Can your practice or facility perform frozen section pathology? Are you familiar with the latest advancements and trends in medical pathology? Do you have a clear understanding of the appropriate situations for utilizing frozen sections?
Please continue reading to find answers to these questions and gain insights into how telepathology can enhance your practice and services.
What is Frozen Section Pathology?
Frozen section pathology involves rapidly cooling a tissue section using a cryostat, which is an instrument designed for freezing and cutting thin slices of tissue. The fast cooling process converts water in the tissue to ice, allowing the tissue to be easily cut. A pathologist can perform various tests on a frozen section, including microscopic examination, enzyme immunocytochemistry, immunofluorescence studies, and staining for lipids and carbohydrates.
The primary goal of frozen section pathology is to determine if a surgical resection has successfully removed all abnormal tissue. If the pathologist identifies abnormal cells at the tissue margins, the surgeon will continue removing additional tissue until clear margins are achieved.
What is the Purpose of Frozen Section Pathology?
The frozen section is one of the most important tests conducted by pathologists, but it is also a challenging and stressful task. It is only performed during surgery when the results have a direct impact on further surgical procedures or immediate post-surgery patient care. To ensure the value of this intraoperative pathology consultation, several essential steps must be taken. The pathologist must have a thorough understanding of the patient’s clinical history, the surgical procedure, relevant gross and microscopic pathology, as well as expertise in performing and interpreting frozen sections. Participating in routine quality assurance programs helps improve the accuracy of frozen section interpretations, as a comparison is made between the frozen section interpretation and the final diagnosis from permanent sections to identify any discrepancies.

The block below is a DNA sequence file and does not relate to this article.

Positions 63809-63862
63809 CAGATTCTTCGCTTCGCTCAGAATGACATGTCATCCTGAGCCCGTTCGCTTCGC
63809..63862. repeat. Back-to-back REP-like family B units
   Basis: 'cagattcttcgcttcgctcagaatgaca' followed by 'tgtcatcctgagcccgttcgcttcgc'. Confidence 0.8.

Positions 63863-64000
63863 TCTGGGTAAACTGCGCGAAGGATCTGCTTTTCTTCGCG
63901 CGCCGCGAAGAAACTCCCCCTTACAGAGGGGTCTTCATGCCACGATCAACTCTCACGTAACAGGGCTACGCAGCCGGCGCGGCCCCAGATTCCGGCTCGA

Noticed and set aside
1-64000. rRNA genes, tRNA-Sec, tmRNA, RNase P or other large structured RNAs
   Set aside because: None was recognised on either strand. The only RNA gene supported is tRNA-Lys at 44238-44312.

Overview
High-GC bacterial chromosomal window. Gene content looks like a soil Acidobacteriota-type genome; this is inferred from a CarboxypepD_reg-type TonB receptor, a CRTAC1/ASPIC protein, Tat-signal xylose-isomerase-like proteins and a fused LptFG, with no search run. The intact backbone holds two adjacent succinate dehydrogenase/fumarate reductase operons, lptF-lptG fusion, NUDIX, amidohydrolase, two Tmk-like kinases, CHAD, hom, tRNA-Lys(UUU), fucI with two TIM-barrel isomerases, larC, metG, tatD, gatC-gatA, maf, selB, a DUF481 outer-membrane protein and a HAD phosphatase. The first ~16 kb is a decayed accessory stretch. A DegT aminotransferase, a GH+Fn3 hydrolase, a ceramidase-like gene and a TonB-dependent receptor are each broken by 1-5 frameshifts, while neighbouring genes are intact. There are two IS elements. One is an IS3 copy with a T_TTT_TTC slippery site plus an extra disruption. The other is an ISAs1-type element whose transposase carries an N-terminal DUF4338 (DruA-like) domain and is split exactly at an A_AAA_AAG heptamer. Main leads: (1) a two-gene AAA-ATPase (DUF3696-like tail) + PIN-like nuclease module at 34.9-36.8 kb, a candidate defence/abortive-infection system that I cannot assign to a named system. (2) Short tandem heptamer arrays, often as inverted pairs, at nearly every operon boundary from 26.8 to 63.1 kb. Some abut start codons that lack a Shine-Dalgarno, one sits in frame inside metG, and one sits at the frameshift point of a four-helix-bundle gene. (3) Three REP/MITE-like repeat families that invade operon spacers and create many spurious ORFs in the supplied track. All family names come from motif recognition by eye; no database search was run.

Surgeons and pathologists need to be aware of the limitations of the frozen section technique. Extensive research has been conducted to determine the validity of using frozen sections in different scenarios, leading to guidelines on which procedures may benefit from this test. If the frozen section has low sensitivity for a particular procedure, it should not be employed, as it may only prolong the procedure without altering the outcome.
Enhancing Frozen Section Pathology with Telepathology
In situations where a pathologist may not be available at all times or at a particular facility, telepathology offers a viable solution. Telepathology involves using a portable whole slide imaging microscope and scanner, which digitizes and uploads frozen sections. The high-resolution digitized image is shared with a remote pathologist in real-time through a live-mode feature on a large screen. This allows on-site surgeons and telepathologists to collaborate and make informed decisions on the best course of action.
Would Telemedicine Benefit Your Practice or Facility?
Specialist Direct provides comprehensive telemedicine solutions, including examination and consultation on frozen section pathology, telecardiology, and teleradiology. Our services aim to assist facilities and practices in delivering the best possible patient care. Our quick study turnaround time is highly appreciated by our customers, as we understand that timely diagnosis and treatment rely on rapid test results. Specialist Direct offers a state-of-the-art cloud-based solution. Contact us today to inquire about our services and discover how we can support your practice.